Covid: Should we wear face coverings outdoors?

Shoppers wearing masks outside while shopping on Oxford Street in London Credit: PA

Pictures over the weekend showing crowds in parks and on beaches across the country suggest the government's "stay at home" message is not getting through to everyone.

Scientists worried about the new faster spreading virus, rising coronavirus cases, hospital admissions and deaths, are putting more pressure on the government to impose tougher restrictions.

Speaking during a visit to a vaccination centre on Monday, Boris Johnson warned that if people do not follow Covid measures, then the rules could be tightened.

It has been suggested that the wearing of masks outdoors could be among any new measures.

And today, Borough Market in London has become the first outdoor space in the UK to legally enforce the wearing of face masks.

From Monday, customers and vendors will face a £50 fine if they do not wear a face covering in and around the stalls.

Currently it is the law to wear a face covering in all indoor public places, but what do scientists say about the benefits of wearing them outside?

It's a good idea to wear face coverings in outdoor queues or markets

The Chief Medical Officer for England, Professor Chris Whitty, said on Monday that there are certain places where it's a good thing.

Speaking to BBC Radio 4's Today programme, he said: "If people, for example, are crowded together in a queue outdoors, if they’re really huddled together round a market stall or something, that is a risk with this virus and in that situation there might be some logic to people thinking about wearing masks.”

Other experts agree.

Dr Shaun Fitzgerald from the University of Cambridge, whose research includes natural ventilation in buildings says: "If you are outdoors and there are other people around, then if the air is relatively stagnant the risk will be higher especially if you are stationary.

"If you are queuing at a market stall which is only really open to one side then this is very different from passing someone on a walk by the sea."

Shoppers outside a supermarket during the March lockdown Credit: PA

Outdoor transmission is much lower than indoors

It's now well known that scientists believe the virus is much less contagious outdoors than in.

In fact, a study by Japanese scientists found that the risk of spreading the disease is nearly 19 times higher inside.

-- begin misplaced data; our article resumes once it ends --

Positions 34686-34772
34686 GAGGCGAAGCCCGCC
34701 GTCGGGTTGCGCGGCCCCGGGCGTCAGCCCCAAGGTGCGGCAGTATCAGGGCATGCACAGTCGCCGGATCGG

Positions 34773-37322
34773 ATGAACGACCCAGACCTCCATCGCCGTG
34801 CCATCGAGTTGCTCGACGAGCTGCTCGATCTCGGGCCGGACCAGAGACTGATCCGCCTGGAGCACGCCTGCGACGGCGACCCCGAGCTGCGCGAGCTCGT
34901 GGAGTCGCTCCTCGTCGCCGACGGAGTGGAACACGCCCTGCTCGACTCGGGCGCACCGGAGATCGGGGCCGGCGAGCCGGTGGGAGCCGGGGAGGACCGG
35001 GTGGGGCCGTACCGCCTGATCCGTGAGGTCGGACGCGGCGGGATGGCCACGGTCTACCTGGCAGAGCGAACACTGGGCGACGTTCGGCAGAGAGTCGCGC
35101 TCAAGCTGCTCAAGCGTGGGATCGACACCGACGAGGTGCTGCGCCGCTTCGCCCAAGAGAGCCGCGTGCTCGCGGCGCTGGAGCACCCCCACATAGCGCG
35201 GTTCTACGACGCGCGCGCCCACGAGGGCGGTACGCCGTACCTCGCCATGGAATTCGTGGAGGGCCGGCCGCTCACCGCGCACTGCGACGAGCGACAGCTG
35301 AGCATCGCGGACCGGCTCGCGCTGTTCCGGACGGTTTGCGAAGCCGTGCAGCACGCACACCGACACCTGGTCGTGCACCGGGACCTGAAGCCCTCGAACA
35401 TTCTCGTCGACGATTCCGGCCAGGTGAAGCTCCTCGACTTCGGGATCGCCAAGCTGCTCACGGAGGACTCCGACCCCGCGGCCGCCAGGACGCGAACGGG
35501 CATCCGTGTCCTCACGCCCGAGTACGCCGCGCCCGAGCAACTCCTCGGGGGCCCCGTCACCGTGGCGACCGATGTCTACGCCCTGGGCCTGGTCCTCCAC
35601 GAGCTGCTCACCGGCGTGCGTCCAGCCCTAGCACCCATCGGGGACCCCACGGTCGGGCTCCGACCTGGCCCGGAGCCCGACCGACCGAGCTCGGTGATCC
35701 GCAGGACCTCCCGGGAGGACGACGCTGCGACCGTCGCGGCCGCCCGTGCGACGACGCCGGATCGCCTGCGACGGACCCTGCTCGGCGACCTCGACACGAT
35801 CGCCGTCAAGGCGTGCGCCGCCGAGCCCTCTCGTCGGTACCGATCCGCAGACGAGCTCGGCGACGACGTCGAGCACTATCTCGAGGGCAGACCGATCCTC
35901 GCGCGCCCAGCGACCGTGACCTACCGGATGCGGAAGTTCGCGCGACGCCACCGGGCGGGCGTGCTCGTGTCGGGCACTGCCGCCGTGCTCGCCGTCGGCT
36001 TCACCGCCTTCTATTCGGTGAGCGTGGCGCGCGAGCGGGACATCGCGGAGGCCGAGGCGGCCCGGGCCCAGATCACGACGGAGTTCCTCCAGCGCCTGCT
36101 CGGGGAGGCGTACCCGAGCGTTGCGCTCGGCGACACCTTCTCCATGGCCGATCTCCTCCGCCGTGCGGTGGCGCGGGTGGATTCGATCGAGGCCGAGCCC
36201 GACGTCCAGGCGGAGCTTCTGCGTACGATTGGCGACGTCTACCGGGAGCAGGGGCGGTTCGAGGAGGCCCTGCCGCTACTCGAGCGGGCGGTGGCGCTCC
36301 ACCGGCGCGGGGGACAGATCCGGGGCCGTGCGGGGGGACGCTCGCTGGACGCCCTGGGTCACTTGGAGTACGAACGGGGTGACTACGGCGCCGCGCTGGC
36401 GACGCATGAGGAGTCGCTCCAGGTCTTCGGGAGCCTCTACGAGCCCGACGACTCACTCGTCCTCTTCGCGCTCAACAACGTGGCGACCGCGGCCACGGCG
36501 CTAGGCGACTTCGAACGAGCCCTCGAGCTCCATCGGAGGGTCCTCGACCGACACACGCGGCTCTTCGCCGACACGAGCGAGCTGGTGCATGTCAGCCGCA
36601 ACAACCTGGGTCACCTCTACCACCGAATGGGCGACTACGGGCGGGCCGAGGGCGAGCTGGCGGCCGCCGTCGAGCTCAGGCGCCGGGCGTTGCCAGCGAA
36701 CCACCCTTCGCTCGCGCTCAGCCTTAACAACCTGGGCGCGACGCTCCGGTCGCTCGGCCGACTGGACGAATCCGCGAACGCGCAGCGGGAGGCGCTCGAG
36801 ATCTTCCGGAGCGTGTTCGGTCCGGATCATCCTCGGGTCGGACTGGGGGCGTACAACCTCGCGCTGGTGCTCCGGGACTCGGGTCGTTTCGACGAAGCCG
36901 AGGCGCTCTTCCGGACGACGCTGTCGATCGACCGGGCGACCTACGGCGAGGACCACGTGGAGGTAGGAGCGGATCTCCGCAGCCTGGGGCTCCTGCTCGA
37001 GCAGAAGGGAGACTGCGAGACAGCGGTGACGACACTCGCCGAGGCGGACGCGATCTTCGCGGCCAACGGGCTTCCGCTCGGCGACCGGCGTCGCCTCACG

While it didn't rule out outdoor transmission as it's difficult to prove, another study in China found that out of more than 7,000 cases, only one outdoor outbreak was traced.

Professor Keith Neal, an epidemiologist from the University of Nottingham added his view on Monday, saying: "It is unlikely that the new variant has much effect on outdoor transmission given the inherently low risk when outside with distancing. 

"Air movements and the ability to stay further apart are independent of the virus’s infectivity.

"Walking or running past someone is such a fleeting contact then the possibility of infection is incredibly low and approaches zero."

Shoppers wearing masks at Ridley Road Market in Dalston, East London Credit: PA

Masks don't work if they get wet

A wet mask loses its protective properties and becomes useless.

So damp and wet weather will render your mask ineffective.

The same goes if it's cold, because your breath produces droplets of moisture which sticks to the inside of the material.

Professor of Medicine Paul Hunter from The Norwich School of Medicine says: "This may not matter if you are outdoors but if you are then moving indoors with a wet facemask this is likely to be bad news."

The World Health Organization recommends immediately replacing wet face coverings.

Social distance marker in the street in Belfast

Masks are not a substitute for social distancing

Staying two metres apart from people when you're out and about should be your first priority. Masks are no replacement for social distancing.

Professor Neal adds: “Standing in queues, such as for supermarkets, for prolonged periods with less than two metres distance puts people at a substantially higher risk of spreading or catching the virus than simply passing on the pavement. 

"In these circumstances wearing masks is prudent but more distancing is required. Better still would be two metre distance markers for the queue."